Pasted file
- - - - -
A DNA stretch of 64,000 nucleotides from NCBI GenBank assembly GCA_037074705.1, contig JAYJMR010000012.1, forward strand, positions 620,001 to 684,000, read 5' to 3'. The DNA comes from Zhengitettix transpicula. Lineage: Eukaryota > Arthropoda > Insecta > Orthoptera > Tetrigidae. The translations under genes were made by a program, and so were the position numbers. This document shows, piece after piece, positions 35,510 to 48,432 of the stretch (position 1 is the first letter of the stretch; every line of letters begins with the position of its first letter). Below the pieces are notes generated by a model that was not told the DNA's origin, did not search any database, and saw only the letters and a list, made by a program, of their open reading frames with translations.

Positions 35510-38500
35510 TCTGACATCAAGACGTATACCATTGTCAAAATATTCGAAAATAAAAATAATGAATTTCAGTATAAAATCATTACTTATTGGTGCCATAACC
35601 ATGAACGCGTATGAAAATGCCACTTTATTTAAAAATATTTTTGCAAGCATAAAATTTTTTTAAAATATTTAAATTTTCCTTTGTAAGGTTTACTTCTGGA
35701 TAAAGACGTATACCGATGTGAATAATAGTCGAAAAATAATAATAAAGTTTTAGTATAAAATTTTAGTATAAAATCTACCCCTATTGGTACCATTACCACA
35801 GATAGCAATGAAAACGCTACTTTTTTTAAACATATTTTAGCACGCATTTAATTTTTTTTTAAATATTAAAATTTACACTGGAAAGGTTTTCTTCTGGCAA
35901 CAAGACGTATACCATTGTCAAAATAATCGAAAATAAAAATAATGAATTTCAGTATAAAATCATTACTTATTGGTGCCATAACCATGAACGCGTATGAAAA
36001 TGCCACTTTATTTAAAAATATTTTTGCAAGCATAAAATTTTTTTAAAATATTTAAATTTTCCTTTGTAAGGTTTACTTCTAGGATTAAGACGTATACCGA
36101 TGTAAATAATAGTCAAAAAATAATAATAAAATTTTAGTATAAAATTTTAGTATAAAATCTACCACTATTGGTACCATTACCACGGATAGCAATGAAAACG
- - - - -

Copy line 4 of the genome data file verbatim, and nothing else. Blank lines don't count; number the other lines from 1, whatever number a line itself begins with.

35601 ATGAACGCGTATGAAAATGCCACTTTATTTAAAAATATTTTTGCAAGCATAAAATTTTTTTAAAATATTTAAATTTTCCTTTGTAAGGTTTACTTCTGGA